Peg the Avon Lady Gone Wild!

I’m not a massive Woody Allen fan. Sure, he makes some good movies, but I don’t rate everything the guy does like some people who are obsessed with him. Plus, Mia Farrow seems like such a nice lady and that whole debacle was a bit off-putting. He’s a bit creepy in my eyes now. It only makes sense then, that one of the films that I like best by the man is one he’s not actually in…

“Bullets Over Broadway” has a lot to like.  Allen’s script is a fantastic farce.  The setting and costumes are delightfully period as is the olde timey radio jazz soundtrack.  The casting is just about perfect from Chazz Palminteri’s brusque but gifted gangster, Cheech, down to Harvey Ferstein’s minor role as a talent manager. But, I’m going to hone in on what I think is the best performance in this hilarious film for today’s great thing:

18: Dianne Wiest in “Bullets Over Broadway”

She took home one of her two Academy Awards for her performance as Helen Sinclair– a celebrated theater diva on the rapid descent to ‘washed up’ territory (she just doesn’t know it yet). The roster for this farce included John Cusack, Palminteri, Jim Broadbent, Tracey Ullman, Mary-Louise Parker, Rob Reiner and Jennifer Tilly (who was also nominated as a supporting actress for her hilarious turn as gangster’s moll, Olive). With a cast this outstanding, it would be difficult to stand-out, but Wiest managed to do that. If you’ve never seen this one, I can’t recommend it highly enough. Even if you’re not a Woody Allen film, check it out. Seriously. That’s an order.

This role was a major departure from what Dianne Wiest (pronounced ‘Weest’) was really most famous for playing–squinty-eyed and warm hearted ‘Mom’ type characters. See her parade of characters in “Edward Scissorhands”, “Parenthood”, “Little Man Tate” “Footloose” and “The Lost Boys”. It was so nice to see her in a different light. It was one of those opportunities where an actor can prove themselves against typecasting.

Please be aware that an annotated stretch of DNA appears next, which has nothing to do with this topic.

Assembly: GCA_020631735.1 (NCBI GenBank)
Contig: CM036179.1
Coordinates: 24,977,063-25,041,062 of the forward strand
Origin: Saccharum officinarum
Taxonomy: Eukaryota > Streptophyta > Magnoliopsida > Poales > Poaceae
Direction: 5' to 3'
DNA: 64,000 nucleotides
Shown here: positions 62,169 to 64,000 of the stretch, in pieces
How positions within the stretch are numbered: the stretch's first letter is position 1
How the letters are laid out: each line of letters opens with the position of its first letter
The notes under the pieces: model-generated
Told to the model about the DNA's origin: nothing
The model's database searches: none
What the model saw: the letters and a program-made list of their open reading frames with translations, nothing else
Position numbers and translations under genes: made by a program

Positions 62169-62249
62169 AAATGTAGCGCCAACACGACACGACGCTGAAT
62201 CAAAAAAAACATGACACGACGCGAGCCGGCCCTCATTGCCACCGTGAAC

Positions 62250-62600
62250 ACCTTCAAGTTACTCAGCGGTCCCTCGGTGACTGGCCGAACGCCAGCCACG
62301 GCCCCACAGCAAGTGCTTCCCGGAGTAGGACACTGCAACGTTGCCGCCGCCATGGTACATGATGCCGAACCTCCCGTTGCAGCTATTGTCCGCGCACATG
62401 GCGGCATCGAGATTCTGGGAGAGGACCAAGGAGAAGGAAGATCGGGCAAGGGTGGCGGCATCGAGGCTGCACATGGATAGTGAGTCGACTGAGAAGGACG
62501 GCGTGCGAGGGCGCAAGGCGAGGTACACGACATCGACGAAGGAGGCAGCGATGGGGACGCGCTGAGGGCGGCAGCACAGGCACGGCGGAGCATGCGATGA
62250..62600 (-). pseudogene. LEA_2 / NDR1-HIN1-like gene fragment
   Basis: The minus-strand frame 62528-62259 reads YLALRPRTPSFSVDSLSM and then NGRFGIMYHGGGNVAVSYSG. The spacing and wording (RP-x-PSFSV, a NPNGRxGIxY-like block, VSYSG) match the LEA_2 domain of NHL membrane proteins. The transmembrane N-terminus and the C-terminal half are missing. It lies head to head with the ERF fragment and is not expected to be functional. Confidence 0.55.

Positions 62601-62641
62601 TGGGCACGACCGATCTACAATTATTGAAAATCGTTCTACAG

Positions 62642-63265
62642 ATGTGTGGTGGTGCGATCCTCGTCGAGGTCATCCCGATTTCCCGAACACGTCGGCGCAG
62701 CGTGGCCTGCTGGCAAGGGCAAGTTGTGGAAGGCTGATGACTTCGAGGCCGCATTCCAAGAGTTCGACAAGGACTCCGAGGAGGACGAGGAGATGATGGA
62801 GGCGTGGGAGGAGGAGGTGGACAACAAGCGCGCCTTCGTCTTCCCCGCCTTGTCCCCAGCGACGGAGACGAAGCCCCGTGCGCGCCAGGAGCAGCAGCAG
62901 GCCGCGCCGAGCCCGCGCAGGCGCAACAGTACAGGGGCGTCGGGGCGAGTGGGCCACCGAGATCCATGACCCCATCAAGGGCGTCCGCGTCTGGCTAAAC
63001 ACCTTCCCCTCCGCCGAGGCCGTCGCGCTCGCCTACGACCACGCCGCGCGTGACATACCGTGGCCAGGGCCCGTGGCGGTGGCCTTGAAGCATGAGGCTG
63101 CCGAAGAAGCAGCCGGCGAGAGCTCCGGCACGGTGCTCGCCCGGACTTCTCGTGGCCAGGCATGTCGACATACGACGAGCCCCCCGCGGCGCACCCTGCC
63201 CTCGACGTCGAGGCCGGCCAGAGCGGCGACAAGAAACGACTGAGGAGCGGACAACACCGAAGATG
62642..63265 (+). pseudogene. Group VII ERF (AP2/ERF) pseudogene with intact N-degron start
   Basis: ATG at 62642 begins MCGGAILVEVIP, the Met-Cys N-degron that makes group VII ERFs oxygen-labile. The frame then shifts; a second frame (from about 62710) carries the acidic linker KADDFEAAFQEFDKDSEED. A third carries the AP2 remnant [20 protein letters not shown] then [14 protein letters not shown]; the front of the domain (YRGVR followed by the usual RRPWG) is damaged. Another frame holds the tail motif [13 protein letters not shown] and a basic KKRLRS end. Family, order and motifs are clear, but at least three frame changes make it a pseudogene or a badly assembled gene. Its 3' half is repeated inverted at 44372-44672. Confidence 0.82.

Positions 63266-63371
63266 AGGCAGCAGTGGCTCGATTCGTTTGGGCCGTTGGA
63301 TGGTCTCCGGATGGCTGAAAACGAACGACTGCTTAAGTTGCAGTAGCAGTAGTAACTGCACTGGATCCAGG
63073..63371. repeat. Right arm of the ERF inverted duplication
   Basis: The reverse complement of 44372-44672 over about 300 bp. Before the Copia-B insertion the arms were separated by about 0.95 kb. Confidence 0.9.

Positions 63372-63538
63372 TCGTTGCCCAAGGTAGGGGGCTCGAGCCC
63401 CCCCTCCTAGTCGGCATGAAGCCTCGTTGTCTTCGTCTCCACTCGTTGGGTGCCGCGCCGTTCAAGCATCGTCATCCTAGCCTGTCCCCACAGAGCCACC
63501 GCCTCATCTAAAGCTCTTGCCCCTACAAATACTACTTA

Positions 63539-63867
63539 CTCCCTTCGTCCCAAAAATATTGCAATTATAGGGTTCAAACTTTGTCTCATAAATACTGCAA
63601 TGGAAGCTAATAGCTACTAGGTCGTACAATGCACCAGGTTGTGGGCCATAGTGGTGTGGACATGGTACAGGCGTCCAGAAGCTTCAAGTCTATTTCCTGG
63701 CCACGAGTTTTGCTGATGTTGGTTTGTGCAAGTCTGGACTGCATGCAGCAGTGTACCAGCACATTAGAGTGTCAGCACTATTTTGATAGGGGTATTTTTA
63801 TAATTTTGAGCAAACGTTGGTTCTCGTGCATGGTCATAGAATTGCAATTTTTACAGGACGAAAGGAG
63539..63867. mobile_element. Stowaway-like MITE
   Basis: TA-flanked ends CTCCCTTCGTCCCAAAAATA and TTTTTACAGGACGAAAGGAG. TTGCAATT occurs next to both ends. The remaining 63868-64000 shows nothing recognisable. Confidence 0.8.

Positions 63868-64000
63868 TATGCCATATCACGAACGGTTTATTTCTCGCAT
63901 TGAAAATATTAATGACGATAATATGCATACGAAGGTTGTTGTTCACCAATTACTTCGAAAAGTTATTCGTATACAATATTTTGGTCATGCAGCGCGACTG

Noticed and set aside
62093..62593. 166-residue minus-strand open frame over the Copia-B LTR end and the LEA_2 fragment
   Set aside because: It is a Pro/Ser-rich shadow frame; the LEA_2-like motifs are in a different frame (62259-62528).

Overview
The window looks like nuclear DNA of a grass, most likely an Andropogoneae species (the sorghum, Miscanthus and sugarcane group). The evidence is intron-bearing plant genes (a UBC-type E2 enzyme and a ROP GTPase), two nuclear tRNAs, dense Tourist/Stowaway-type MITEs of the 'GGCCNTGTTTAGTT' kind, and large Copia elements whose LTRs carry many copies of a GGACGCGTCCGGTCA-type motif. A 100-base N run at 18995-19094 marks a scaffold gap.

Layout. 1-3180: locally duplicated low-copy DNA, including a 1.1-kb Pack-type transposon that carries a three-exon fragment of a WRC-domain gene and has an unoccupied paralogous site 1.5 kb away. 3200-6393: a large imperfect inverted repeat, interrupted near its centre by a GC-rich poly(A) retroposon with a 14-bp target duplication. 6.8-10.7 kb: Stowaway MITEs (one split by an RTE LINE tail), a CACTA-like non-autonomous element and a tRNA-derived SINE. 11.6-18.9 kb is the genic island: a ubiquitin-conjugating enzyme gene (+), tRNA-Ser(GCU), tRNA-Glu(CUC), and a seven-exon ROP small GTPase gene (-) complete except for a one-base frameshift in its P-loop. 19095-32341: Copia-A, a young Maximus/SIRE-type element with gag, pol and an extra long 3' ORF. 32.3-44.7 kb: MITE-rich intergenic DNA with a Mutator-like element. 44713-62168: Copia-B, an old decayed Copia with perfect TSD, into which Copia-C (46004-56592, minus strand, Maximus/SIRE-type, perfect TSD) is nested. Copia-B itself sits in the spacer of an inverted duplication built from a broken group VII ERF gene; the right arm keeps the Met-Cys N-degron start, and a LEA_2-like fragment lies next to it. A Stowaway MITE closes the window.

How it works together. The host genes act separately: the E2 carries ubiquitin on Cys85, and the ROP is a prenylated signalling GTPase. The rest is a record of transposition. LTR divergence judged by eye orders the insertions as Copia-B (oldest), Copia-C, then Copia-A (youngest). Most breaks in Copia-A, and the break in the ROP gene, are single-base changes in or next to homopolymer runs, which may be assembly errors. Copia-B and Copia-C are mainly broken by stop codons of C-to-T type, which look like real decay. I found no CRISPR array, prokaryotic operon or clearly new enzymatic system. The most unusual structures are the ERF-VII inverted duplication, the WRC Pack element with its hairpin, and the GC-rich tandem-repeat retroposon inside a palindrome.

Nice and squinty, please.
Perfect!  Just how I like it.
Perfect! Just how I like it.

As Helen Sinclair, she was a tantrum-throwing, attention-seeking, Clytemnestra-playing cougar who sinks her teeth into John Cusack’s insecure ‘artist’ playwright character, David Shayne.

In reality, she actually is a well-respected theater veteran but with no accusations of diva behavior attached. She’s performed loads of Shakespeare–memorably as Othello’s wife Desdemona alongside James Earl Jones. She’s also played the title role in “Hedda Gabler”. There’s a scene in “Bullets Over Broadway” when Helen Sinclair first steps onto the boards at The Belasco theater–where the cast is rehearsing Shayne’s play–all of the classic roles that she’s had the honor of playing come flooding back. Helen Sinclair takes a self-indulgent moment address all these characters…lost in her own resume…”There’s Ophelia, here’s Cordelia…CLYTEMNESTRA!” It’s hilarious.